From New York to Philadelphia to Duluth, cities are responding to the COVID-19 pandemic with infrastructure interventions to help residents maintain safe social distance while accessing necessities and employment, as well as managing their mental and physical health throughout the crisis.
Municipalities should continue to communicate with residents to reinforce the CDC and NYS Department of Health recommendations throughout the crisis to reduce the spread of the virus. Counties, cities, towns, and villages can further facilitate these measures by implementing temporary public space and infrastructure changes.
Residents attempting to follow guidelines to slow the spread face various challenges in high-volume areas. Pedestrians are unable to maintain recommended social distancing guidelines due to right-of-way widths and volume of pedestrians on the sidewalk, transit riders are inevitably close to others, and parks are feeling the strain of increased usage.
Walking, cycling, jogging, and other forms of outdoor recreation promote and maintain mental and physical health, which is increasingly important in a time of heightened stress and uncertainty for everyone. With community centers and gyms closed, the increase in demand has created challenges in maintaining proper social distancing. As the weather continues to improve, this demand will only grow.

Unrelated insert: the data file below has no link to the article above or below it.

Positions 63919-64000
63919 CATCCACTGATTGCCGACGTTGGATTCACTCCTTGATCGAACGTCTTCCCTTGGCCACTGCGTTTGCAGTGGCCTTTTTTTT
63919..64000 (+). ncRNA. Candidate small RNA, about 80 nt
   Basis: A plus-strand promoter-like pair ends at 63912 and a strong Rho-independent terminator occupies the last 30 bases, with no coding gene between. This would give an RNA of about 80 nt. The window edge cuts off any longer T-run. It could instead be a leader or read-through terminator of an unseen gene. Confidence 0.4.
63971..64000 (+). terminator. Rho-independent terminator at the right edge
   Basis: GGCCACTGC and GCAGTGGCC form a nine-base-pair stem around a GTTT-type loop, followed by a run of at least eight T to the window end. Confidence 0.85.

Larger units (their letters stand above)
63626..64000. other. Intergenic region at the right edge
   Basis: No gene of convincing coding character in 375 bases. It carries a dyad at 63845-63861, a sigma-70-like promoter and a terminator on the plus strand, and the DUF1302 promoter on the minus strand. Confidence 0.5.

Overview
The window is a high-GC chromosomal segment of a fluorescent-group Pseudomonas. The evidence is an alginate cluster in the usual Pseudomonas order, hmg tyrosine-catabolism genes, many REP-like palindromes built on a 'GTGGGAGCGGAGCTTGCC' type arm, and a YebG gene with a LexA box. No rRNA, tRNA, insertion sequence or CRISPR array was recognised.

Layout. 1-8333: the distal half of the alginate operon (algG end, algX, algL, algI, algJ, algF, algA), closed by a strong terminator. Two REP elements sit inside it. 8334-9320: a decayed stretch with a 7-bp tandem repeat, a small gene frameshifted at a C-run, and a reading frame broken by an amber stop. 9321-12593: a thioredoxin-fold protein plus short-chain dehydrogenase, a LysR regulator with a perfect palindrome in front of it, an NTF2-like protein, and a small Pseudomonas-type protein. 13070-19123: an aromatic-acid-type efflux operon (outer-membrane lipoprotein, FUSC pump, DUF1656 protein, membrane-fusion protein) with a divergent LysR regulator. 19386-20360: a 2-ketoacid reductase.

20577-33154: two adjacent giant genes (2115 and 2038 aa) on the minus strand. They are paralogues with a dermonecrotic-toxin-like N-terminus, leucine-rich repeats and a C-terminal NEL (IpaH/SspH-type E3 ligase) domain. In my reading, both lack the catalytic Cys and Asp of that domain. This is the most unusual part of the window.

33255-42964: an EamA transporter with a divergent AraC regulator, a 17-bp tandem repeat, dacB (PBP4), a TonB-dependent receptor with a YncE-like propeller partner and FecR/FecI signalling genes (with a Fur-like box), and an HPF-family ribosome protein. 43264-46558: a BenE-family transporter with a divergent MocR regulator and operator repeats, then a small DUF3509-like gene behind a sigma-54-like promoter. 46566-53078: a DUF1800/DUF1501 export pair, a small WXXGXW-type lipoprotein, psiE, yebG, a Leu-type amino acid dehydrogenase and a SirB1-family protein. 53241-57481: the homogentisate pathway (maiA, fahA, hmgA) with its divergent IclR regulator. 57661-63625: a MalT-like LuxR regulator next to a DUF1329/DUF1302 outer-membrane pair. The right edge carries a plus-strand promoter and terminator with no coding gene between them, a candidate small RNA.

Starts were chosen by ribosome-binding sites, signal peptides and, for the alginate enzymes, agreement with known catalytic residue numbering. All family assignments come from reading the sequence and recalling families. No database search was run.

To alleviate these challenges and allow for safe recreation and socially-responsible active transportation, GObike produced a tip sheet of best practices and opportunities for municipalities and communities. These steps can be taken quickly and inexpensively to maintain public health and wellness in our neighborhoods:
Safe Social Distancing for Passive Recreation
1) Make more space available in existing parks
- Close roads in and through parks to vehicular traffic and eliminate parking within parks where it can produce more space for walking, jogging, and riding
- Reduce speeds, increase signage, and implement pop-up traffic calming surrounding parks to ensure safe access to those walking, riding, and taking transit to the parks
- Consider temporarily changing parking regulations (or making arrangements with underutilized parking lots) adjacent to parks to ensure access for those with challenges to walking or riding significant distances
2) Create additional capacity for passive recreation with Open Streets at peak times